I would not really be considered a success in the world’s eyes, at least, monetarily.  However, I no longer care about that, because I know that it is no longer a priority to my life.  However, I do strive to be a success in God’s eyes, and to be able to hear the words “Well done, good and faithful servant,” rather than “Depart from me, you worker of iniquity [sin]!”


Most of all, I want the world to know and experience God’s love. I have lived through the Columbine massacre, that claimed more than a dozen lives, one of them being my faith hero, Rachel Joy Scott. I have lived through 9/11 that claimed more than 3,000 American lives.  I now live during a time when the world is in turmoil, and people are hungering for love and care everywhere. I don’t completely understand why some people turn to violence and hurting people that didn’t do anything to them, to get attention.  I don’t know why many people just have stopped caring for others , and are giving up on making a positive difference in their world.  However, I know that everyone, including these people, need love and care.  Because of the positive impact that God’s love, as well as the love I received from those around me, has had on me, I can’t help but share it with others.  As it says in 2 Corinthians 5:14, “The love of Christ constraineth us,” meaning the love of Jesus Christ compels me to love others.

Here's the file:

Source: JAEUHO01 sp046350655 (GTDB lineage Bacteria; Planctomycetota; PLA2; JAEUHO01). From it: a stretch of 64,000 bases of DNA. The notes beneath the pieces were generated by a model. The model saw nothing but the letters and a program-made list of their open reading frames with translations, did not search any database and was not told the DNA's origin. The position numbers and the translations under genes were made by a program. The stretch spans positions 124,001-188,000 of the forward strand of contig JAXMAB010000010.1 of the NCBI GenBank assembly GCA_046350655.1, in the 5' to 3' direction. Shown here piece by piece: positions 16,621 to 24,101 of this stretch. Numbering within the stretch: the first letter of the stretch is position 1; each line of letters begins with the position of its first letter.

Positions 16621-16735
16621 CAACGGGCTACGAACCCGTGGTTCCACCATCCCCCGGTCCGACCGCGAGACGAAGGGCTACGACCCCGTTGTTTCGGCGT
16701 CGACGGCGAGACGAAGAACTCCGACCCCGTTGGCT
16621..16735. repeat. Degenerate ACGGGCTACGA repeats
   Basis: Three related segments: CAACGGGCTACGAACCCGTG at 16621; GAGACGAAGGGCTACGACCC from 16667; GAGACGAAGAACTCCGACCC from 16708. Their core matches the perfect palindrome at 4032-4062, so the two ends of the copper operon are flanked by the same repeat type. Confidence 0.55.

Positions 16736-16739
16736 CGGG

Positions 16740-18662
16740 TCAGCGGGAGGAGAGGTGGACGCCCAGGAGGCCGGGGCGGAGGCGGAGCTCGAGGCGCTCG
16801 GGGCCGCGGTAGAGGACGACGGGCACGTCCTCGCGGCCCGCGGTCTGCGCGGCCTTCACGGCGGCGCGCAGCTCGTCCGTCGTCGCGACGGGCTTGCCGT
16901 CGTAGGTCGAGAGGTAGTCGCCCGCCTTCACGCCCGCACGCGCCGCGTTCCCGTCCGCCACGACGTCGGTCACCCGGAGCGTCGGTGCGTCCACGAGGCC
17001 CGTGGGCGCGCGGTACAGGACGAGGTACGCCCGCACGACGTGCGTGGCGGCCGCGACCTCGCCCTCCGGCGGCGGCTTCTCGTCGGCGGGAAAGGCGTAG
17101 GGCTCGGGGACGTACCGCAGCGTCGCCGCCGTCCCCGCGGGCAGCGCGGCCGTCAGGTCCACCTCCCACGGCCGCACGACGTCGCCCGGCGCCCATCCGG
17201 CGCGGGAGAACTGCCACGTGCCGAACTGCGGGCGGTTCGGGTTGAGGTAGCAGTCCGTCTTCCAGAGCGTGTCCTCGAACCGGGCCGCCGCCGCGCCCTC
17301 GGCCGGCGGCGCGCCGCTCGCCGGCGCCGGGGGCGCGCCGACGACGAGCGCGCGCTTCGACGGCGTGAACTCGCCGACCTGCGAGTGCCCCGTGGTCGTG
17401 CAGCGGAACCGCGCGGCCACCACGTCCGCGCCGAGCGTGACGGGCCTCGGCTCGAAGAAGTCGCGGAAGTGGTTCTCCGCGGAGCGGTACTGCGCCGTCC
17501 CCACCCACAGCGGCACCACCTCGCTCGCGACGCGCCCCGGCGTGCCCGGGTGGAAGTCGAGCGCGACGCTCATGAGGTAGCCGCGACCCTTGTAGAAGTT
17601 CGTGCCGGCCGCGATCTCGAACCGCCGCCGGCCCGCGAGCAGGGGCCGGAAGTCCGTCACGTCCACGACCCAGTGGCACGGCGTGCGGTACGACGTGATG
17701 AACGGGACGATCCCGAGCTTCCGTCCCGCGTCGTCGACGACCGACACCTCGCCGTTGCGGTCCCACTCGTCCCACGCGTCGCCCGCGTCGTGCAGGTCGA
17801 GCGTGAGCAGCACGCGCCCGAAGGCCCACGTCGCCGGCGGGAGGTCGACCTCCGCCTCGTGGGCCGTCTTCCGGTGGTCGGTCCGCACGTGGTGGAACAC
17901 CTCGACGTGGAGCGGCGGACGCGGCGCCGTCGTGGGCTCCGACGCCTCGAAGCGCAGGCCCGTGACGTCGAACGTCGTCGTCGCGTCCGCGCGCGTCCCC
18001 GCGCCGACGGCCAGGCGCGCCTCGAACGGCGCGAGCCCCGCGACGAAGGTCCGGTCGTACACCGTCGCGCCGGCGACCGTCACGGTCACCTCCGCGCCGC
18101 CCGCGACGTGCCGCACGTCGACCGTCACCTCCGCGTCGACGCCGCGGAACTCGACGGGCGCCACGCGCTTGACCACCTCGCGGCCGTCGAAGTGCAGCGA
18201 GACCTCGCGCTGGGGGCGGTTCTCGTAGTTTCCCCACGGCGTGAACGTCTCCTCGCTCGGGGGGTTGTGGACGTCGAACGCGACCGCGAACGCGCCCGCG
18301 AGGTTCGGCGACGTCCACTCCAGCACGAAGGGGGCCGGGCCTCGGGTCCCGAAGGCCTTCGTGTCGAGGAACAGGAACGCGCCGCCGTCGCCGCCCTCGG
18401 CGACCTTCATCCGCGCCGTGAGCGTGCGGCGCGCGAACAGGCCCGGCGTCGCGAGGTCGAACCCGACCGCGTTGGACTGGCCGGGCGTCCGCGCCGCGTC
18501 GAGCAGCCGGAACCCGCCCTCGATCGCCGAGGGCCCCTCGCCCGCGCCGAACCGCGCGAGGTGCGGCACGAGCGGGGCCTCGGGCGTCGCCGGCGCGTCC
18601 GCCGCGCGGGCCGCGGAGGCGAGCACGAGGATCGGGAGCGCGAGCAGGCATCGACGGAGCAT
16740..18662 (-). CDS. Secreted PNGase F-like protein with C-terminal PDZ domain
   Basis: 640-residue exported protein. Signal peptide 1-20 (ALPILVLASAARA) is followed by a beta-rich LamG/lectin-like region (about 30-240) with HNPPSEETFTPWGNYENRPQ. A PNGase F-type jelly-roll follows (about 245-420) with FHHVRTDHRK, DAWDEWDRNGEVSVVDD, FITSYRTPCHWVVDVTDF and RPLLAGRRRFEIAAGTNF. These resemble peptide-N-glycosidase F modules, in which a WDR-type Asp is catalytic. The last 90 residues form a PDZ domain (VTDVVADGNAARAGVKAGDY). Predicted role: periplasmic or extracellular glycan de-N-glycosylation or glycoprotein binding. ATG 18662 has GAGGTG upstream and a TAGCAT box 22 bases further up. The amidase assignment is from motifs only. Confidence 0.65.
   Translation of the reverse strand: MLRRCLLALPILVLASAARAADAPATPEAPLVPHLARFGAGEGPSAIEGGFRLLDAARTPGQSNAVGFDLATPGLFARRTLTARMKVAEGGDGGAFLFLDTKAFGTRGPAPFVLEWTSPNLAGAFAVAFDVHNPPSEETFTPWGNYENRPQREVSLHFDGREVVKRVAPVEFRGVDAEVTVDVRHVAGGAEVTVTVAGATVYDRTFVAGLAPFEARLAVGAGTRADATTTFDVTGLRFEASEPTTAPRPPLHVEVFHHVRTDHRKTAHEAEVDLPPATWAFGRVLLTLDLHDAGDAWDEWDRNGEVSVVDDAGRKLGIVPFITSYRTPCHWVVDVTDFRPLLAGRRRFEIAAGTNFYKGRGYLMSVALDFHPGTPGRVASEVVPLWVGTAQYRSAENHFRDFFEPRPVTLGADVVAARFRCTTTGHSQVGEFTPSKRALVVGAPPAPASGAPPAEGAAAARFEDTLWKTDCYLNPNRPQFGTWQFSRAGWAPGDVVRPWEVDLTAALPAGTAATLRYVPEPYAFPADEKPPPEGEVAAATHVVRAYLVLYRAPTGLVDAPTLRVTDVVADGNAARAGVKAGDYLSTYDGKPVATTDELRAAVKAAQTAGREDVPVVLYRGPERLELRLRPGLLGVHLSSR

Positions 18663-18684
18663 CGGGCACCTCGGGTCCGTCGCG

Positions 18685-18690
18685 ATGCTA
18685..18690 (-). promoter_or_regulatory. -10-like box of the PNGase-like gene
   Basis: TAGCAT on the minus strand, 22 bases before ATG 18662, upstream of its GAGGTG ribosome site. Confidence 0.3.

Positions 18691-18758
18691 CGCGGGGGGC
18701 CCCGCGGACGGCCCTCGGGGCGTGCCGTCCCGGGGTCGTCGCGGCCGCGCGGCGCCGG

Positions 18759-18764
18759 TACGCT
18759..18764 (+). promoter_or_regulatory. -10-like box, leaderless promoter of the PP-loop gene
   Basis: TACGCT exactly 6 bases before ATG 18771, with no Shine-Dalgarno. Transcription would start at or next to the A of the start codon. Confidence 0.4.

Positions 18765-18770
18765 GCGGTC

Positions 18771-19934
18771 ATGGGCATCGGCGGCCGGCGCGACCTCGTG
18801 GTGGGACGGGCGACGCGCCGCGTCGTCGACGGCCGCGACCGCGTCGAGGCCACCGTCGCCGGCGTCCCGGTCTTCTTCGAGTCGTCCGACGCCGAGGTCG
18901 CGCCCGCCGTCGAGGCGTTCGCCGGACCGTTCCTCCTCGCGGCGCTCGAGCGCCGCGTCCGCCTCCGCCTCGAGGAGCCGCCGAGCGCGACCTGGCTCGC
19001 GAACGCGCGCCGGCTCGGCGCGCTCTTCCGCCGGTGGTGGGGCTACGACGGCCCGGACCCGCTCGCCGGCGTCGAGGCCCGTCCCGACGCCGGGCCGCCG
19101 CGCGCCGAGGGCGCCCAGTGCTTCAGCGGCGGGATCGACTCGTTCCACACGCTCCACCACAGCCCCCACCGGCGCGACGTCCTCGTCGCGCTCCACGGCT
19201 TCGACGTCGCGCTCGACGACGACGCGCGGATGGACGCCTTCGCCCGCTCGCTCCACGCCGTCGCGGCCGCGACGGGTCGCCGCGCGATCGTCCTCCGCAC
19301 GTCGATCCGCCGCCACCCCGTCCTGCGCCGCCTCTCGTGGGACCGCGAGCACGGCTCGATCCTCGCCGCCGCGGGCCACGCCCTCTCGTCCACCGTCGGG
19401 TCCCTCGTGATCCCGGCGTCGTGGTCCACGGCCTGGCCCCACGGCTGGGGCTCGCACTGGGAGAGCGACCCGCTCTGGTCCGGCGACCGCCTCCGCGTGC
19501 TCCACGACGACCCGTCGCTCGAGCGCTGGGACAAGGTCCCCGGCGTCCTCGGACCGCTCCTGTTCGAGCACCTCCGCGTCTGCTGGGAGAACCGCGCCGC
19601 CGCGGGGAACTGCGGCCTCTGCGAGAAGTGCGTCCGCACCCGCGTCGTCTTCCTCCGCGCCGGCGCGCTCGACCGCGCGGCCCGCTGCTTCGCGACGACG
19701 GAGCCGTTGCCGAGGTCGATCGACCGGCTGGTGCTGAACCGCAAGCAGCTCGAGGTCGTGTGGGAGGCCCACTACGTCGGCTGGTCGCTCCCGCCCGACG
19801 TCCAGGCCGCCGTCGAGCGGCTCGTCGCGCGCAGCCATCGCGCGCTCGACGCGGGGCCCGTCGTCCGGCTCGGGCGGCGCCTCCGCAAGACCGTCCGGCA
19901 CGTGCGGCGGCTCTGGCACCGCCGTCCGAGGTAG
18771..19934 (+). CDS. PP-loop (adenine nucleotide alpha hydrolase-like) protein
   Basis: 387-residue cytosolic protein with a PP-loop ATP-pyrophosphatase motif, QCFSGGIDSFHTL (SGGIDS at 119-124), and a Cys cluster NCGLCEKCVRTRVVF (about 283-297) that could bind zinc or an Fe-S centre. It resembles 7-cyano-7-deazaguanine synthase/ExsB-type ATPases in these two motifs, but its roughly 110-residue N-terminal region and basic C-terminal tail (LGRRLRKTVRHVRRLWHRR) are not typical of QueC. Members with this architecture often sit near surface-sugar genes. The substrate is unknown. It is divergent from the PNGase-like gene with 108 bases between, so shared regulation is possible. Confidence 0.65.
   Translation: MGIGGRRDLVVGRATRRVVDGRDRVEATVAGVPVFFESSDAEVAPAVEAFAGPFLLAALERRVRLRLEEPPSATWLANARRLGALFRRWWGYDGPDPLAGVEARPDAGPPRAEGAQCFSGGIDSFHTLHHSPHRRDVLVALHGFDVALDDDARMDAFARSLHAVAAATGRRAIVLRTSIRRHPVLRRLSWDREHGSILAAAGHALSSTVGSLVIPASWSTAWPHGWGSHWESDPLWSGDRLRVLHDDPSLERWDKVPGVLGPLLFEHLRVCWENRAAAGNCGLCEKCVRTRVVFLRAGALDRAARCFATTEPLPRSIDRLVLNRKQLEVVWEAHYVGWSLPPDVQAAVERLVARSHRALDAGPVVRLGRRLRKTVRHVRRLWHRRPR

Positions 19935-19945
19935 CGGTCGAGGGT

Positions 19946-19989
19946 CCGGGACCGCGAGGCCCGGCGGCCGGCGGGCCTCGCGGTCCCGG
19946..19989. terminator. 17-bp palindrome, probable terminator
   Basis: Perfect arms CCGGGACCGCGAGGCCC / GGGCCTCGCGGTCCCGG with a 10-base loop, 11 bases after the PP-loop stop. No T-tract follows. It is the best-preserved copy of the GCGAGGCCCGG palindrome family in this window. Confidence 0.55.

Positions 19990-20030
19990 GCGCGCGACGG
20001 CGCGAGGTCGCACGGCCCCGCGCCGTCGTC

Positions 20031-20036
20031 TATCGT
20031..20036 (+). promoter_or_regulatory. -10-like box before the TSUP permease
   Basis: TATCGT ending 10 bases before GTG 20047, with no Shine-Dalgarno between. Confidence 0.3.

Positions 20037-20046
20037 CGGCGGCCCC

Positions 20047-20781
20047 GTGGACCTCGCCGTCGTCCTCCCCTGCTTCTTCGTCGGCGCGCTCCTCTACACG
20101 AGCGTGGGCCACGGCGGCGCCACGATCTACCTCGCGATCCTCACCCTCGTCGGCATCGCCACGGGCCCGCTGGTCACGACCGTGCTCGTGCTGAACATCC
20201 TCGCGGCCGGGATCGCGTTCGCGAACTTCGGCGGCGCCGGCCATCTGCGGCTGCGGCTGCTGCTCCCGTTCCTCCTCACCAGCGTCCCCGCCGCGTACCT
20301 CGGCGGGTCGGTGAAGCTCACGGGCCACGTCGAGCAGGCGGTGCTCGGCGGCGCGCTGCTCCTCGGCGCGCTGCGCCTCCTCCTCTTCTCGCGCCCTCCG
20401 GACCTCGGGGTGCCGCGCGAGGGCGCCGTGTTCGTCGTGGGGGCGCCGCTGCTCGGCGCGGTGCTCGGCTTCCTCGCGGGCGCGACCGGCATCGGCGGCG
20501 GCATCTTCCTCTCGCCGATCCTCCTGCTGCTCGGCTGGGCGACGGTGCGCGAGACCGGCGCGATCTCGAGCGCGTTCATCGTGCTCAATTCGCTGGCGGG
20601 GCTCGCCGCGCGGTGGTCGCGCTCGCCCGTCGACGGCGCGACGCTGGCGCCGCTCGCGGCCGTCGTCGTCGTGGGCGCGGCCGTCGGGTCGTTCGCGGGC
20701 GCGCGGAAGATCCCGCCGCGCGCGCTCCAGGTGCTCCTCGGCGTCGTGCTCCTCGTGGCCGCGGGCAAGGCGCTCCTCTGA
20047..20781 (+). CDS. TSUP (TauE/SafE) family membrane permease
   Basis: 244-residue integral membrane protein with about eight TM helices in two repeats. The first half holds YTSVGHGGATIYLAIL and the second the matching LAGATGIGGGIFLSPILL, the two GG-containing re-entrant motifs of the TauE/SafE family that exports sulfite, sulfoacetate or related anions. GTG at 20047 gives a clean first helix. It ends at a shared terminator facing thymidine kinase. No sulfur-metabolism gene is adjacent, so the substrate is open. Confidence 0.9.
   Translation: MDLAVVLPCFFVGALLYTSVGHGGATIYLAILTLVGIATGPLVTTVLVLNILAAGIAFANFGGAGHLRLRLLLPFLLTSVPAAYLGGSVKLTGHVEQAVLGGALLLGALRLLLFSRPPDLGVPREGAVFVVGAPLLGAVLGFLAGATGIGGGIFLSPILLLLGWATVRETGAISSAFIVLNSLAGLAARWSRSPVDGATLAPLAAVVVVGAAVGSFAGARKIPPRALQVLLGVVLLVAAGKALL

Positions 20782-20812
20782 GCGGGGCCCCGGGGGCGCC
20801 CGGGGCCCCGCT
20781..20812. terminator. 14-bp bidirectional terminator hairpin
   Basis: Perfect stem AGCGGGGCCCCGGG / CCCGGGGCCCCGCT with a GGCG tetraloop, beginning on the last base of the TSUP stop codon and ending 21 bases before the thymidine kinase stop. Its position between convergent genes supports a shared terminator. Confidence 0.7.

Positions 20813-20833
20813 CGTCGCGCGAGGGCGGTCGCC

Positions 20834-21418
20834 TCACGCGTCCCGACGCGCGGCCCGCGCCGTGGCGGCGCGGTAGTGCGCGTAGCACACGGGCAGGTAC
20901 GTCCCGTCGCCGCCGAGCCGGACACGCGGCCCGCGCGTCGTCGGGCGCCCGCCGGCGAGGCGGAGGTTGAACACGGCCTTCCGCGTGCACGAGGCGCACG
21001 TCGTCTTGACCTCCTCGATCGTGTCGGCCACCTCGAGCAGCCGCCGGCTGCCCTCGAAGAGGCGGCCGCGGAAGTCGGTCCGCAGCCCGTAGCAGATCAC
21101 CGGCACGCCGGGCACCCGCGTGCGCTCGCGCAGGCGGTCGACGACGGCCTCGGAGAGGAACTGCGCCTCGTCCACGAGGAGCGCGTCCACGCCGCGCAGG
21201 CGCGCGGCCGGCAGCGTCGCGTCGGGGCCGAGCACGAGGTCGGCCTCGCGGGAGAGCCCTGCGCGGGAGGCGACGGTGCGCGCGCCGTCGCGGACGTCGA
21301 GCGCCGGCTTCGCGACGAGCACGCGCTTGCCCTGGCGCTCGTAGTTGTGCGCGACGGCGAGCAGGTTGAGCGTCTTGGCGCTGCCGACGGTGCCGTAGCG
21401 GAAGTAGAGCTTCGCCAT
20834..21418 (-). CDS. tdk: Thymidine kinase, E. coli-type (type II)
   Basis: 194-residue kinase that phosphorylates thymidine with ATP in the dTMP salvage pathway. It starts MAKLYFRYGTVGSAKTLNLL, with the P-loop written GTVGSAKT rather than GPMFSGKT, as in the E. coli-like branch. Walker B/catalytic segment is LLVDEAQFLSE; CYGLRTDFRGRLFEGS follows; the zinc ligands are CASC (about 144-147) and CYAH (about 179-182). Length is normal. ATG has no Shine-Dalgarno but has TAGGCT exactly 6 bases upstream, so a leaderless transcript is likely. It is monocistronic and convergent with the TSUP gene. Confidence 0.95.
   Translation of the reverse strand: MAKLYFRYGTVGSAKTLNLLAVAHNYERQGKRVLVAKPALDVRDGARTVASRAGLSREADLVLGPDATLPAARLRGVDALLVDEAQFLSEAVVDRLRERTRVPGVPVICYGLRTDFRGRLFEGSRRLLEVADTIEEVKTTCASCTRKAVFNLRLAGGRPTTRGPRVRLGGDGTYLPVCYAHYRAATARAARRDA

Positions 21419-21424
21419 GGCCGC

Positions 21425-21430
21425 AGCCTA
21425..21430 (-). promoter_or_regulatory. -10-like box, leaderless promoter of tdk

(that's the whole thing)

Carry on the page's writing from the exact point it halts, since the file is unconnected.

I apologize for all the times I did not show God’s love to others, because I am not perfect. However, I strive every day to love others with the same measure (and maybe even above) that has been given to me.

What I Learned From Peter

The apostle Peter was one of Jesus’ twelve disciples, and the writer of 1 and 2 Peter. To me, he is a dynamic example of how God can use the ordinary and make them extraordinary.  These principles I have learned from Peter are so universal that anyone, no matter religion, race, class, ethnicity, gender, or any other human identifier, can apply these to their lives!  I’ve had a tough week, and more and more, I have been thinking about how the apostle Peter also had tough times- -Times where he was hypocritical in his character, so his actions betrayed what he believed;  times where he was persecuted against and rejected by others, times where he felt inadequate to God and to others. All these I have also experienced in my life, and I can bet, some of you have, too.  However, I have learned these following things from the life of Peter that has helped me not only to understand him better, but also to encourage myself and others in our life’s journeys:

  1. Think before doing or saying
  2. You don’t have to be perfect to make a difference
  3. Never give up.